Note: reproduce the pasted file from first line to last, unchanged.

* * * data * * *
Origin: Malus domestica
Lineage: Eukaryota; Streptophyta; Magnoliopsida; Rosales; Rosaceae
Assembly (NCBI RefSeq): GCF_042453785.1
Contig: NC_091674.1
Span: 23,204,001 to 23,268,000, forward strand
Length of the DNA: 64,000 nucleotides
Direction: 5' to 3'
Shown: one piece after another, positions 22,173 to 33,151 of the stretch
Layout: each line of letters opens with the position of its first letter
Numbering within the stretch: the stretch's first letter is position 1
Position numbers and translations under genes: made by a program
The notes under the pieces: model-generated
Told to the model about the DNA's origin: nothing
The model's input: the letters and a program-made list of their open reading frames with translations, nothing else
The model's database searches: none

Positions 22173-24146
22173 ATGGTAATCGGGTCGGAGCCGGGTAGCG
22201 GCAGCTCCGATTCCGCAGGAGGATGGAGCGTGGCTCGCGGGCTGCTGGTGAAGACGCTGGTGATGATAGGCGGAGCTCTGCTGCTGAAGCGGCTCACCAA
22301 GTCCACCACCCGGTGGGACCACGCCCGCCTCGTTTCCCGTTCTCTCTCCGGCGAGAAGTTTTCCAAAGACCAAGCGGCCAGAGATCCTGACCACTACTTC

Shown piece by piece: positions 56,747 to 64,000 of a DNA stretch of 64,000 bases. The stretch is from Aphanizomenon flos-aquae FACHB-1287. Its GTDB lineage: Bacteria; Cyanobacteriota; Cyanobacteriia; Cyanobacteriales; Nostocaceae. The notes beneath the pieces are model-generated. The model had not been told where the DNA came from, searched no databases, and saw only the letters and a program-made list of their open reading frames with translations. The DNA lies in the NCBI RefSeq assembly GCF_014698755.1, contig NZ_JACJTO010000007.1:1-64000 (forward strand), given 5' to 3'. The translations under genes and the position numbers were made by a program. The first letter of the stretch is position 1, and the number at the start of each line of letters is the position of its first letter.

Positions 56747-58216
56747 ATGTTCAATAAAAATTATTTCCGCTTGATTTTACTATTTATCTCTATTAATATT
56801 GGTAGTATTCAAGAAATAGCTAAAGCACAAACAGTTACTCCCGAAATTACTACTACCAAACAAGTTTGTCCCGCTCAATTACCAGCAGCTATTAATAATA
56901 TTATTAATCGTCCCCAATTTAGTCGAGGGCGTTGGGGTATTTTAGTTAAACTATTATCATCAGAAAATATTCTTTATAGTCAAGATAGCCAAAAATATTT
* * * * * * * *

Origin: Malus domestica
Lineage: Eukaryota; Streptophyta; Magnoliopsida; Rosales; Rosaceae
Assembly (NCBI RefSeq): GCF_042453785.1
Contig: NC_091674.1
Span: 23,204,001 to 23,268,000, forward strand
Length of the DNA: 64,000 nucleotides
Direction: 5' to 3'
Shown: one piece after another, positions 22,173 to 33,151 of the stretch
Layout: each line of letters opens with the position of its first letter
Numbering within the stretch: the stretch's first letter is position 1
Position numbers and translations under genes: made by a program
The notes under the pieces: model-generated
Told to the model about the DNA's origin: nothing
The model's input: the letters and a program-made list of their open reading frames with translations, nothing else
The model's database searches: none

Positions 22173-24146
22173 ATGGTAATCGGGTCGGAGCCGGGTAGCG
22201 GCAGCTCCGATTCCGCAGGAGGATGGAGCGTGGCTCGCGGGCTGCTGGTGAAGACGCTGGTGATGATAGGCGGAGCTCTGCTGCTGAAGCGGCTCACCAA
22301 GTCCACCACCCGGTGGGACCACGCCCGCCTCGTTTCCCGTTCTCTCTCCGGCGAGAAGTTTTCCAAAGACCAAGCGGCCAGAGATCCTGACCACTACTTC

Shown piece by piece: positions 56,747 to 64,000 of a DNA stretch of 64,000 bases. The stretch is from Aphanizomenon flos-aquae FACHB-1287. Its GTDB lineage: Bacteria; Cyanobacteriota; Cyanobacteriia; Cyanobacteriales; Nostocaceae. The notes beneath the pieces are model-generated. The model had not been told where the DNA came from, searched no databases, and saw only the letters and a program-made list of their open reading frames with translations. The DNA lies in the NCBI RefSeq assembly GCF_014698755.1, contig NZ_JACJTO010000007.1:1-64000 (forward strand), given 5' to 3'. The translations under genes and the position numbers were made by a program. The first letter of the stretch is position 1, and the number at the start of each line of letters is the position of its first letter.

Positions 56747-58216
56747 ATGTTCAATAAAAATTATTTCCGCTTGATTTTACTATTTATCTCTATTAATATT
56801 GGTAGTATTCAAGAAATAGCTAAAGCACAAACAGTTACTCCCGAAATTACTACTACCAAACAAGTTTGTCCCGCTCAATTACCAGCAGCTATTAATAATA
56901 TTATTAATCGTCCCCAATTTAGTCGAGGGCGTTGGGGTATTTTAGTTAAACTATTATCATCAGAAAATATTCTTTATAGTCAAGATAGCCAAAAATATTT